Logorama is a 16-minute animated film written and directed by H5/Francois Alaux Hervé de Crécy and Ludovic Houplain, and produced by Autour de Minuit. It won the Prix Kodak at the 2009 Cannes Film Festival and the Academy Award for Best Animated Short Film at the 82nd Academy Awards. It uses no less than 2,500 logos to show the extent to which brands are embedded in our existence. Logorama is of course a visual hyperbole of our daily branded lives yet frighteningly realistic. On viewing this film you realise our relationship with any of these brands rests almost exclusively on consumer action and direct experience.
This week’s launch of the We Feel project – http://wefeel.csiro.au/#/ – developed by computer scientists at CSIRO and mental health researchers at Black Dog Institute – http://www.blackdoginstitute.org.au/ – to map the world’s real-time emotional state, is pretty crazy stuff. This easy to use emotion-barometer revealed some hair-raising emotional insights when I searched for stats on global love, lust, joy, fear, neglect and more. But in all seriousness, this is important work and the application of this technology in the mental health sector is what I’m keen to see play out, both domestically and internationally.
My recent discovery of TuShare and Retrash has helped to validate my belief in the concept of collaborative consumption as economically, socially, politically, environmentally and ethically imperative.
If we extract this moral code – where products are consumed through sharing, or an artist’s work is created using pre-existing materials – and ask the business sector to consider how this perspective could be transposed and applied to a commercial paradigm, it may be possible for brands to move closer to a culture of customer centricity, relevance and functionality. Think product ingredients, useability, value-adding. Surely this is the kindest way to profitability. I’d written this prior to coming across a blog article by TuShare’s CEO James Bradfield Moody in which he says:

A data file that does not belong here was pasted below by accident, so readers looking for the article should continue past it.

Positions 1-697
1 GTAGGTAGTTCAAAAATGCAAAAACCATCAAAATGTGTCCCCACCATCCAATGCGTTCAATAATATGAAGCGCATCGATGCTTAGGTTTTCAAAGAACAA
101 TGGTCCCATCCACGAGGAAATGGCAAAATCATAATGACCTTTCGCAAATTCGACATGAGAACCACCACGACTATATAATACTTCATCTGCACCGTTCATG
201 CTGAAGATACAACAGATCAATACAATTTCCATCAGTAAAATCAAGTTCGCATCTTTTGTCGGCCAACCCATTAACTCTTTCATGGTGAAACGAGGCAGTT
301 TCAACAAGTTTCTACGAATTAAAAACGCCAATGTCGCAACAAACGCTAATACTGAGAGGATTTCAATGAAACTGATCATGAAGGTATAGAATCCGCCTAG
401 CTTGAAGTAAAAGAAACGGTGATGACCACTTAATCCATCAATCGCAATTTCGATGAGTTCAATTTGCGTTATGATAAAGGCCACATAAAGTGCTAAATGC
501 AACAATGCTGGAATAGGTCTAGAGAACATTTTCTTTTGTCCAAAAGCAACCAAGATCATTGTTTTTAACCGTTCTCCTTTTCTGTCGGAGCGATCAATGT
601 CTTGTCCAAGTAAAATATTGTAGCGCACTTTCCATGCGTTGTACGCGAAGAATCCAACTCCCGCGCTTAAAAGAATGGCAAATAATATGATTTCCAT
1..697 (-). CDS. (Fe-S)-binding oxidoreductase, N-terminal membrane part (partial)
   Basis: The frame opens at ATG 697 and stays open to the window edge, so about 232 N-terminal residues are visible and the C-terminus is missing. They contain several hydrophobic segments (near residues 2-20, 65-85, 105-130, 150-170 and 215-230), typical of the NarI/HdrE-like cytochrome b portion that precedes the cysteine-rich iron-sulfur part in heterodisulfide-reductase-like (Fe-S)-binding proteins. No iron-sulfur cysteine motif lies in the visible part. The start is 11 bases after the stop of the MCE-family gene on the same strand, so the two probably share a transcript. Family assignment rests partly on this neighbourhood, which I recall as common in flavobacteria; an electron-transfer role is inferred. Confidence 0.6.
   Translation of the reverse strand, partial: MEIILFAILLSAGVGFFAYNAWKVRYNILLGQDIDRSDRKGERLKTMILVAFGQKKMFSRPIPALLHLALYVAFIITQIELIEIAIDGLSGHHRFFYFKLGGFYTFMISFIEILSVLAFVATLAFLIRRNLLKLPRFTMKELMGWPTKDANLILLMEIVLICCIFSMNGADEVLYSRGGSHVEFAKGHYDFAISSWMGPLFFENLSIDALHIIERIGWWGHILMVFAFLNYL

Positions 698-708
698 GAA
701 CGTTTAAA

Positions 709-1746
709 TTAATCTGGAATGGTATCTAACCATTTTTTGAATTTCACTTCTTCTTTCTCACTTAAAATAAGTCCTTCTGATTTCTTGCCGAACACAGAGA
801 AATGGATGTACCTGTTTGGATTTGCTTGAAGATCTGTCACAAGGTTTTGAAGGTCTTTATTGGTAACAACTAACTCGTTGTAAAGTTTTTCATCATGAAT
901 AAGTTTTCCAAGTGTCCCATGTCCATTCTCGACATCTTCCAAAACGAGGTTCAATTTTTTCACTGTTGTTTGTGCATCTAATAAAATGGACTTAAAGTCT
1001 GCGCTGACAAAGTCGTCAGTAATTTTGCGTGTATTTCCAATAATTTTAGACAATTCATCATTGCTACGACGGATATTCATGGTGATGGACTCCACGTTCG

Brands that successfully sell their purpose, rather than their services, have much more potential to success in driving loyalty and building community over the long term. And a clear and compelling purpose has the potential to give a brand the opportunity to more effectively connect with its core audience and market.
Here’s the link to James Bradfield Moody’s article – http://www.marketingmag.com.au/blogs/collaborative-consumption-and-the-sharing-economy-shaping-the-market-in-2014-and-beyond-47488/#.UxsGG-eSzOc
This post questions whether the quality of brands’ customer service is too often neglected, while the beginning and middle parts of a customer’s brand journey, (more commonly understood to be the customer experience), take not only the marketing spotlight, but the budget as well.